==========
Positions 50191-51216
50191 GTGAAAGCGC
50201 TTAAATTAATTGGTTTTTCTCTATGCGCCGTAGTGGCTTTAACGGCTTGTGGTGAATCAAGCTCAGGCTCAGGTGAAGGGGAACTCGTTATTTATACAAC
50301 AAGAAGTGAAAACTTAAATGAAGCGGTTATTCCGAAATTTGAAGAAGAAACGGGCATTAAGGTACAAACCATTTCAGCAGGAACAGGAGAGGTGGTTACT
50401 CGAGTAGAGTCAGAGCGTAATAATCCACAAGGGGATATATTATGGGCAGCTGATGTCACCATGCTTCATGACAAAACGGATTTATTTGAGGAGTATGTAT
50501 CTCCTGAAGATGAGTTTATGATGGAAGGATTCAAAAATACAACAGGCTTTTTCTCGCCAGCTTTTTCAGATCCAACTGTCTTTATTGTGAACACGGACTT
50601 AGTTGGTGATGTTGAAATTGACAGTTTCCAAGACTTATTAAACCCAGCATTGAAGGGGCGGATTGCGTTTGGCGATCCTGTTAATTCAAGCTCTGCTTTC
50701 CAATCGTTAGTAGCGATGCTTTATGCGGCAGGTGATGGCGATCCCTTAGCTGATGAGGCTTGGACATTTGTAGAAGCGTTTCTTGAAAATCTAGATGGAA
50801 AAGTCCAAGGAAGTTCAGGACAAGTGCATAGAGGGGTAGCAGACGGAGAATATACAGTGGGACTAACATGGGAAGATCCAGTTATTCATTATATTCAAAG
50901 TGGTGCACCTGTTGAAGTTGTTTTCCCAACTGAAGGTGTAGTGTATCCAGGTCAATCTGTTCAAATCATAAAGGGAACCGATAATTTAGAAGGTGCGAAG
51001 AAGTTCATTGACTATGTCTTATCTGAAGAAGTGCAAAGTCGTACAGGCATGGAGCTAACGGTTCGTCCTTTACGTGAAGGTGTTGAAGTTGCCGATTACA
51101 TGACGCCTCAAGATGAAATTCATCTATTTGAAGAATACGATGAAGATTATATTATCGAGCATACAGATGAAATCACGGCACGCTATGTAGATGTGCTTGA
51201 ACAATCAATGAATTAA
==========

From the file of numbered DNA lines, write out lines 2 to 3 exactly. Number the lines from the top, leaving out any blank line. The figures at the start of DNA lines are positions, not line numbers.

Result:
50191 GTGAAAGCGC
50201 TTAAATTAATTGGTTTTTCTCTATGCGCCGTAGTGGCTTTAACGGCTTGTGGTGAATCAAGCTCAGGCTCAGGTGAAGGGGAACTCGTTATTTATACAAC